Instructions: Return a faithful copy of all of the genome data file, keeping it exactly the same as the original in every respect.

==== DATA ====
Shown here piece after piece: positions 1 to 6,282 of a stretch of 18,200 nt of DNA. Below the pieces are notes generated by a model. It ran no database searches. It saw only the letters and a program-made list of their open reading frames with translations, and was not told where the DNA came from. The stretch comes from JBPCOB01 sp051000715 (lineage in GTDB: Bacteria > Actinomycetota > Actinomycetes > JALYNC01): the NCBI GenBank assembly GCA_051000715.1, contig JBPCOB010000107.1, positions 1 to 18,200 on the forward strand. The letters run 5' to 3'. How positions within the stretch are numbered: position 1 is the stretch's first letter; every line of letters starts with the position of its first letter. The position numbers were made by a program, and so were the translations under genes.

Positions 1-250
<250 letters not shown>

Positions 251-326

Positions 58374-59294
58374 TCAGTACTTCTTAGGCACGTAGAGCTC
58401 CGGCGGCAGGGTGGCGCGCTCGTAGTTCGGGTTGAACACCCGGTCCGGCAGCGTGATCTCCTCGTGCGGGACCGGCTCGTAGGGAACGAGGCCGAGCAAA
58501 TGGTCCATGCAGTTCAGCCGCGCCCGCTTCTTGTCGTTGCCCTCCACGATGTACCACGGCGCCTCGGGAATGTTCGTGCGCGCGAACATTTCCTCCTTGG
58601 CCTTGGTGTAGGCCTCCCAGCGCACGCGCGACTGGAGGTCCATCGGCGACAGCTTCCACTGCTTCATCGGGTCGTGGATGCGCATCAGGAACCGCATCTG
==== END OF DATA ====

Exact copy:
Shown here piece after piece: positions 1 to 6,282 of a stretch of 18,200 nt of DNA. Below the pieces are notes generated by a model. It ran no database searches. It saw only the letters and a program-made list of their open reading frames with translations, and was not told where the DNA came from. The stretch comes from JBPCOB01 sp051000715 (lineage in GTDB: Bacteria > Actinomycetota > Actinomycetes > JALYNC01): the NCBI GenBank assembly GCA_051000715.1, contig JBPCOB010000107.1, positions 1 to 18,200 on the forward strand. The letters run 5' to 3'. How positions within the stretch are numbered: position 1 is the stretch's first letter; every line of letters starts with the position of its first letter. The position numbers were made by a program, and so were the translations under genes.

Positions 1-250
<250 letters not shown>

Positions 251-326

Positions 58374-59294
58374 TCAGTACTTCTTAGGCACGTAGAGCTC
58401 CGGCGGCAGGGTGGCGCGCTCGTAGTTCGGGTTGAACACCCGGTCCGGCAGCGTGATCTCCTCGTGCGGGACCGGCTCGTAGGGAACGAGGCCGAGCAAA
58501 TGGTCCATGCAGTTCAGCCGCGCCCGCTTCTTGTCGTTGCCCTCCACGATGTACCACGGCGCCTCGGGAATGTTCGTGCGCGCGAACATTTCCTCCTTGG
58601 CCTTGGTGTAGGCCTCCCAGCGCACGCGCGACTGGAGGTCCATCGGCGACAGCTTCCACTGCTTCATCGGGTCGTGGATGCGCATCAGGAACCGCATCTG